How Do You Keep The Music Playing?

The ultimate question in the minds of anyone who is married is, will it last? Will we live our lives together to the end and leave a legacy for our children’s children? This is a good question, but before we consider the answer, realize that the solution could be derailed by two dangerous myths:

Myth 1. Love is the basis of marriage.
Myth 2. Enduring the trials of marriage are completely up to us.

If marriage is only based on love or romance, then what happens if love grows cold? We can easily say that we’re not in love anymore. And if it is all up to us, then it’s easy to conclude that the failure of one of us equals a broken relationship. Both views seem tenable at first glance, but they are based on humanistic underpinnings, or thoughts that may come naturally to us when difficulties arise. These views, however, are without roots in the Word of God.

When God is our focus, and his word our standard, and his design for marriage central in our hearts and minds, when we fall, we will not fail. This expectation is foolproof because God does not renege on his promises to sustain us over time! The reason being is that our mutual commitment is not based on love, but on a covenant of companionship. The background for this, found in Genesis 2 and Mark 10, is provided in our blog “Is Love The Basis for Marriage,”

In our book, “The Music of Marriage, How Do You Keep The Music Playing” we answer the question by way of a musical analogy. If you’ve ever watched an orchestra perform you know that while the musicians are performing, the entire performance is directed by the maestro. Translated, the music of your marriage, as it were, is masterfully written and composed by God, and we who have taken our vows before him are privileged to be his performers.

The magnificence of marriage is that we have the ultimate composer who wrote the perfect score, directing us throughout the entire performance. Our author also provides the tempo and rhythms that guide us through the desired ups and challenging downs. These rhythms, along with discordant chords in the music push us to resolve the dissonance; likewise, the marriage commitment pushes us to resolve conflicts, returning us to the central theme of the song.

When God does his part and we do ours
The score God wrote for marriage has a way of pushing us toward Sovereign dependency. God’s purpose is to support the music where the beat goes on to the lasting fulfillment of marriage. We are not the author and composer of marriage—nor are we the director of the orchestra—we are the orchestra. Our only job is to do our part and to allow the “Maestro” to do his. Once we say “I do,” we are no longer auditioning for the part; we are on stage as performers awaiting every cue by the Maestro. Understanding the distinct role relationship between husband, wife, and God, is critical for a realistic view of marriage. The reason being is that our focus is on God and his directives to fulfill our responsibility to our spouse, rather than the focus being on our spouse and their responsibility to us.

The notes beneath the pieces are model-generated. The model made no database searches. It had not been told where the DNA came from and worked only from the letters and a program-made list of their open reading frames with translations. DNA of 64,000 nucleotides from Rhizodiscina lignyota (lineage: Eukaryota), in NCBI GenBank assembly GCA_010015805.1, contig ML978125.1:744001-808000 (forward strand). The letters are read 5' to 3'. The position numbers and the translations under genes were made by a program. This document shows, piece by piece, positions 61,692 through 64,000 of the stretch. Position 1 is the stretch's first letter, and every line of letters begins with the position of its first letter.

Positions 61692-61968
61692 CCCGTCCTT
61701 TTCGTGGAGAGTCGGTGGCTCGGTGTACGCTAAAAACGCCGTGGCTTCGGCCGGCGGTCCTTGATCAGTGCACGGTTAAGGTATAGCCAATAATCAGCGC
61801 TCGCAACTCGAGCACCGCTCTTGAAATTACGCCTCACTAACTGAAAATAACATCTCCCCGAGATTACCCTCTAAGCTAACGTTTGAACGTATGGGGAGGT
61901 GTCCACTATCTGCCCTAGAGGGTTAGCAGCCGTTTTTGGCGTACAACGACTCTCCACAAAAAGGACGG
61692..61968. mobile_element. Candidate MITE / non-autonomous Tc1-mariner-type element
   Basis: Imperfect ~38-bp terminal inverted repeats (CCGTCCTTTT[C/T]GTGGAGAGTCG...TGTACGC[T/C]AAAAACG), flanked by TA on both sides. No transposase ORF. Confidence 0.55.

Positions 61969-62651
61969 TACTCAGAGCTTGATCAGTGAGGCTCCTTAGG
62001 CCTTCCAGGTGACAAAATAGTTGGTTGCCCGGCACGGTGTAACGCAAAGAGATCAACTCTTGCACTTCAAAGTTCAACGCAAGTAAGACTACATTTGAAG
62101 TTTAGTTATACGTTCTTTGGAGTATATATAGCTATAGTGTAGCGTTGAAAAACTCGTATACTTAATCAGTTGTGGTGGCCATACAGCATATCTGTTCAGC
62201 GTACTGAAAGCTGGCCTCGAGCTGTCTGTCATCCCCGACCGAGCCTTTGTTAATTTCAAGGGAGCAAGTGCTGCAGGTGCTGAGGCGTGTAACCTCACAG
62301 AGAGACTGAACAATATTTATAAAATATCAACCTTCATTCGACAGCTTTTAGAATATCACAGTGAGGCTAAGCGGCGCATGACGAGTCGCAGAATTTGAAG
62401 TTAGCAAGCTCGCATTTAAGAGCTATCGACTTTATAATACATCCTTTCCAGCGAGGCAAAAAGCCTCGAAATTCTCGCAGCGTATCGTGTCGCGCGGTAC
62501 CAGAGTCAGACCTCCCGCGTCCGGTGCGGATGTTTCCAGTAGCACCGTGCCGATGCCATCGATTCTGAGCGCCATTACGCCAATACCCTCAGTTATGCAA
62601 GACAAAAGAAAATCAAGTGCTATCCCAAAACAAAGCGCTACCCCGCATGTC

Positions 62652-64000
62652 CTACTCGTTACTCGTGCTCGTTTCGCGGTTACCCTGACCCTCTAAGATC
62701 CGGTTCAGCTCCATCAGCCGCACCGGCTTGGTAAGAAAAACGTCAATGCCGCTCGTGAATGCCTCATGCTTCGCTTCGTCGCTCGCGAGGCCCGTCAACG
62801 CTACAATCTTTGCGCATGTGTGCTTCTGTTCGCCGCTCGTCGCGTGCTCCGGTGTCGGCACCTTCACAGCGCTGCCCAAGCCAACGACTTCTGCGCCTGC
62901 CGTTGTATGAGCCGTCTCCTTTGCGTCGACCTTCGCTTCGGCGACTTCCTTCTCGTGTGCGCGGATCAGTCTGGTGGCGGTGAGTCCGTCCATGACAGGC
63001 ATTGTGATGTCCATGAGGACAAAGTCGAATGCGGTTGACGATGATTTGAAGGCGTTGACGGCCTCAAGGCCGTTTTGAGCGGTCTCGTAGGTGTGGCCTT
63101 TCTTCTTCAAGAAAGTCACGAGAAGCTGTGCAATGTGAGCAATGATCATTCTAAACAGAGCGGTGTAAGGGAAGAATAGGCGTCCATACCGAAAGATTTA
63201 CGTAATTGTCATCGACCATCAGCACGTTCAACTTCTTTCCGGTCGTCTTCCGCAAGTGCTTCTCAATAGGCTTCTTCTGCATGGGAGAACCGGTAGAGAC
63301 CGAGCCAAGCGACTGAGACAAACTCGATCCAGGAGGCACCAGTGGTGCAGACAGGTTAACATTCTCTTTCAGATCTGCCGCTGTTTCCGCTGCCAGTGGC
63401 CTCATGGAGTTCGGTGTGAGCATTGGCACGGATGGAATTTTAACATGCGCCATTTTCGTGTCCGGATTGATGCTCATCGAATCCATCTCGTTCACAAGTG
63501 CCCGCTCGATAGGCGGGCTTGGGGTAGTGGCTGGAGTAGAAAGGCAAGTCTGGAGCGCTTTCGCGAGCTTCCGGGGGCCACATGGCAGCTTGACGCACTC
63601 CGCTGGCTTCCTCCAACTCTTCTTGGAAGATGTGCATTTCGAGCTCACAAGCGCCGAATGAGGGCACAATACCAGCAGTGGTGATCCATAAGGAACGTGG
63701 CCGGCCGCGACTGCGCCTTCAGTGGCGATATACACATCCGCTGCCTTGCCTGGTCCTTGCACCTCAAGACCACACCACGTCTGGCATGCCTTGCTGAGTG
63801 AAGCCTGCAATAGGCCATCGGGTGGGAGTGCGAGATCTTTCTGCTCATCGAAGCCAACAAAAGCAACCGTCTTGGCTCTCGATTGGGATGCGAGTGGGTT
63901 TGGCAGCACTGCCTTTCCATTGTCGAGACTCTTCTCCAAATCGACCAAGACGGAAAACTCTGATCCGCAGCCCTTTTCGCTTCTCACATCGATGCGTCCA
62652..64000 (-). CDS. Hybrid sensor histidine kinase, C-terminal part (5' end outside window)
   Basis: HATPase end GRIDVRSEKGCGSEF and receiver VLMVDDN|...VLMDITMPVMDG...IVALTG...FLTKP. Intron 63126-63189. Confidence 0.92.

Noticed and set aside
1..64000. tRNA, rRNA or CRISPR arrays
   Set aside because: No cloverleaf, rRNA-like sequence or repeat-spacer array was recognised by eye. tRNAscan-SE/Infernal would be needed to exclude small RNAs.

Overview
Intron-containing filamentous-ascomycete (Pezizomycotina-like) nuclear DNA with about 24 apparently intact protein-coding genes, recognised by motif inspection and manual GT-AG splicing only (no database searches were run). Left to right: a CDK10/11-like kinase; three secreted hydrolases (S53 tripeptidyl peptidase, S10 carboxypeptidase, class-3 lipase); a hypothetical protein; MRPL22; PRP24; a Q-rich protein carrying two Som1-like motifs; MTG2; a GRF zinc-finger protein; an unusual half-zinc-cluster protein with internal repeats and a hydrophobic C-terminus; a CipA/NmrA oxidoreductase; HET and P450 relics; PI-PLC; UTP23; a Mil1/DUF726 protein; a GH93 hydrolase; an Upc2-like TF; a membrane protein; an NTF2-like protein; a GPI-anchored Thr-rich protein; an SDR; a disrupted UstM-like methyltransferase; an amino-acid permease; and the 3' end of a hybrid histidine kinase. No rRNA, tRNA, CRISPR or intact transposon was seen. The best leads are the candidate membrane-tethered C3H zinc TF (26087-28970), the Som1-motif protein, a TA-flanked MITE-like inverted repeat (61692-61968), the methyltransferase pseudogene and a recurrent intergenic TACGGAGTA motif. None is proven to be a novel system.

Certainty comes from faith grounded in continuity.
So our confidence is grounded not in our abilities, or in our understanding the needs of our spouse, but in the certainty of the work of God which cannot be diminished by time or circumstance, nor its permanence easily dismissed. It is within the context of that certainty that we can more fully trust and obey God.

Declare and act on the following promises of God for you and your marriage. Notice how they link what we experience in the present to a sure hope for the future, for marriage is an extension of the Christian life:

For I know the plans I have for you,” declares the Lord, “plans to prosper you and not to harm you, plans to give you hope and a future.
Jeremiah 29:11

For everything that was written in the past was written to teach us, so that through the endurance taught in the Scriptures and the encouragement they provide we might have hope.
Romans 15:4

If they obey and serve him, they will spend the rest of their days in prosperity and their years in contentment.
Job 36:11

My dear children, I write this to you so that you will not sin. But if anybody does sin, we have an advocate with the Father—Jesus Christ, the Righteous One.
1 John 2:1

Consider it pure joy, my brothers and sisters, whenever you face trials of many kinds, because you know that the testing of your faith produces perseverance. Let perseverance finish its work so that you may be mature and complete, not lacking anything.
James 1:2-4

May the God of hope fill you with all joy and peace as you trust in him, so that you may overflow with hope by the power of the Holy Spirit.
Romans 15:13

In the context of a certain future, the marital relationship provides the fertile soil for three critical dynamics:

  1. Aligning expectations—because we both are playing our parts from the same composition, we know the score, written in perfect harmony.
  2. Mutual understanding—because we both have supporting roles to fulfill.
  3. Sacrificial love—because the music will never move anyone if it is played without the dynamics and passion observed one when lays down their life for their closest companion.

Bob Smith
Co-Author of The Music of Marriage

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